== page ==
Just for fun . . .

## Math Teachers at Play #31 via Homeschool Bytes

Math Teachers at Play #31 offers ten posts about learning and teaching math (appropriate for the 10th month of ’10) at Homeschool Bytes.

Mixing play with learning math is so much more effective for my kids. So, here are some great ideas on how to take the “boring” out of learning math and make it an Adventure . . .

Claim your two free learning guide booklets, and be one of the first to hear about new books, revisions, and sales or other promotions.

## Mathematics and Multimedia Carnival #4 via Wild About Math

Welcome to the 4th edition of the Mathematics and Multimedia Blog Carnival … Four is the smallest composite number, its proper divisors being 1 and 2. Four is also a highly composite number … 4 is the smallest squared prime (p

^{2}) and the only even number in this form ….

## Reminder: Math Posts Wanted

Now is the time to send in your blog posts for the next *Math Teachers at Play* blog carnival, coming this Friday to Homeschool Bytes. You don’t have to be a teacher to join in the fun! MTaP covers mathematics from preschool through the first year of calculus, and we welcome any posts about learning, teaching, or just playing around with math.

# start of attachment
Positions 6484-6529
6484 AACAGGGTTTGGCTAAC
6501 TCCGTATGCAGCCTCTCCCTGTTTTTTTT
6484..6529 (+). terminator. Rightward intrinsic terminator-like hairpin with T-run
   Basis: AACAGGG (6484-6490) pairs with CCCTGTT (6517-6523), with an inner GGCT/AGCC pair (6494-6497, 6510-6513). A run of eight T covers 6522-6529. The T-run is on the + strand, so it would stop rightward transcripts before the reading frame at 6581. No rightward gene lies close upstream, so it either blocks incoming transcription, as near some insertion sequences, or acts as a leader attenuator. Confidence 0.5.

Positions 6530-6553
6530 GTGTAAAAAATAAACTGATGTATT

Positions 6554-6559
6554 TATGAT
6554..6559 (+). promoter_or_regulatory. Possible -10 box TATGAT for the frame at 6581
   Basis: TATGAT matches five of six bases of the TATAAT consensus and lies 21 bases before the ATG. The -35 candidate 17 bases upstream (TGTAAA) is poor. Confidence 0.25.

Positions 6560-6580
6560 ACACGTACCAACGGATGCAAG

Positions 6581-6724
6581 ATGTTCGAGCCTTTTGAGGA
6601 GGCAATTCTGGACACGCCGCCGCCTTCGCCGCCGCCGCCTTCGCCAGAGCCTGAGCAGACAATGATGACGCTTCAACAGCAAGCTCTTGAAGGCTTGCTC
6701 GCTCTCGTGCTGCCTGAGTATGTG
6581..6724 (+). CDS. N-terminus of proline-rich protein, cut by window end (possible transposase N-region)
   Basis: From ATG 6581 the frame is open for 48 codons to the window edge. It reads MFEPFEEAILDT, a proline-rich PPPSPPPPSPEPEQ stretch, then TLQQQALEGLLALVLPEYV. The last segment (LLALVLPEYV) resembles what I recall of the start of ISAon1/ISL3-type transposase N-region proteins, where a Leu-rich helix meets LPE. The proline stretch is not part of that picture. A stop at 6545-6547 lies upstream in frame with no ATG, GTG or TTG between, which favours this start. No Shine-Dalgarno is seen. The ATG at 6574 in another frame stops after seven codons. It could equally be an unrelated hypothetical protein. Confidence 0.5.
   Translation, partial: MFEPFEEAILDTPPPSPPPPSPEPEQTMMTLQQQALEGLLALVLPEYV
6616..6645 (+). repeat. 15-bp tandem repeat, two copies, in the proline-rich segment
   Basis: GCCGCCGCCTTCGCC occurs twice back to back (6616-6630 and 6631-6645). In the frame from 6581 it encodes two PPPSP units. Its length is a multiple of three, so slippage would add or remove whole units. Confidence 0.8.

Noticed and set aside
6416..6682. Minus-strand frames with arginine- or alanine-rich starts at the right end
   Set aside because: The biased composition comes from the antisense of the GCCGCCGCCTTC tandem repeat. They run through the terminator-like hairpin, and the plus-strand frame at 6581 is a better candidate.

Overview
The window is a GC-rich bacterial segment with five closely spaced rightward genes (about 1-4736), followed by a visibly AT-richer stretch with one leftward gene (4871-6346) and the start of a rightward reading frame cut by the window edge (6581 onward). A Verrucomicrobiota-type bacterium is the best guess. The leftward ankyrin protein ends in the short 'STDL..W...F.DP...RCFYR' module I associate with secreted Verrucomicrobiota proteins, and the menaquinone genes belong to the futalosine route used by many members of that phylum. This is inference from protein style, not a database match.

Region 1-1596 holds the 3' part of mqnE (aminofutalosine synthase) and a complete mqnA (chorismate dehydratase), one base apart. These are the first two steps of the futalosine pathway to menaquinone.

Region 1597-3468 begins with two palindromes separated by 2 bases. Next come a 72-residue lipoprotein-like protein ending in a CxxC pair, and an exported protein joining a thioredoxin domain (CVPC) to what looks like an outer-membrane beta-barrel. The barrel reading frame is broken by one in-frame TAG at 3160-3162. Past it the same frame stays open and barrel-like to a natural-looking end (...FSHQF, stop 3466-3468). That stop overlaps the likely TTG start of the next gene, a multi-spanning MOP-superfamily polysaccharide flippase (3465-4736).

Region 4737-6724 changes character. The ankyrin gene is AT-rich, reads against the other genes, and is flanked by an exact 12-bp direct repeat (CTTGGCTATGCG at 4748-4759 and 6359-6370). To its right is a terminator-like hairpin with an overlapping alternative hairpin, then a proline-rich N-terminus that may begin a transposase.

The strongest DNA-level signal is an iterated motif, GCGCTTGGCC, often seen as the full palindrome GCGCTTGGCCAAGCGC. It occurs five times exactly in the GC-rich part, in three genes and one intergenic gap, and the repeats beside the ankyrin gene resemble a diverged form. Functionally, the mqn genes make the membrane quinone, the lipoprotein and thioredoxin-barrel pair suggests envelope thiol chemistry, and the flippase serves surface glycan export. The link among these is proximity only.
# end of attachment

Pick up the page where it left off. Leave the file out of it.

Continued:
- Check out last month’s MTaP carnival.

Would you like to host an edition of the MTaP? Read How To Host a Blog Carnival, and then drop me an email or leave a comment on this post.

Want to help your kids learn math? Claim your free 24-page problem-solving booklet, and sign up to hear about new books, revisions, and sales or other promotions.

## Lewis Carroll’s Logic Challenges

Symbolic Logic Part I was published in 1896. When Lewis Carroll (Charles Lutwidge Dodgson) died two years later, Part II was lost. Because they couldn’t find the manuscript, many people doubted that he ever wrote Part II. But almost eighty years after his death, portions of Part II were recovered and finally published. The following puzzles are from the combined volume, Lewis Carroll’s Symbolic Logic, edited by William Warren Bartley, III.

These puzzles are called soriteses or polysyllogisms. Carroll began with a series of “if this, then that” statements. He rewrote them to make them more confusing, and then he mixed up the order to create a challenging puzzle.

Given each set of premises, what conclusion can you reach?

## 10/10 is Powers of 10 Day

## Alex Deals Out Equations

Looking around the room, Alex saw kids and parents moving from one table to another. Everyone seemed to be enjoying the Homeschool Math Carnival. She had six junior-high and high school students at her table, waiting while she shuffled her deck of cards.

“Okay,” she said. “These are Math Cards. I took out the face cards, so we just have numbers.”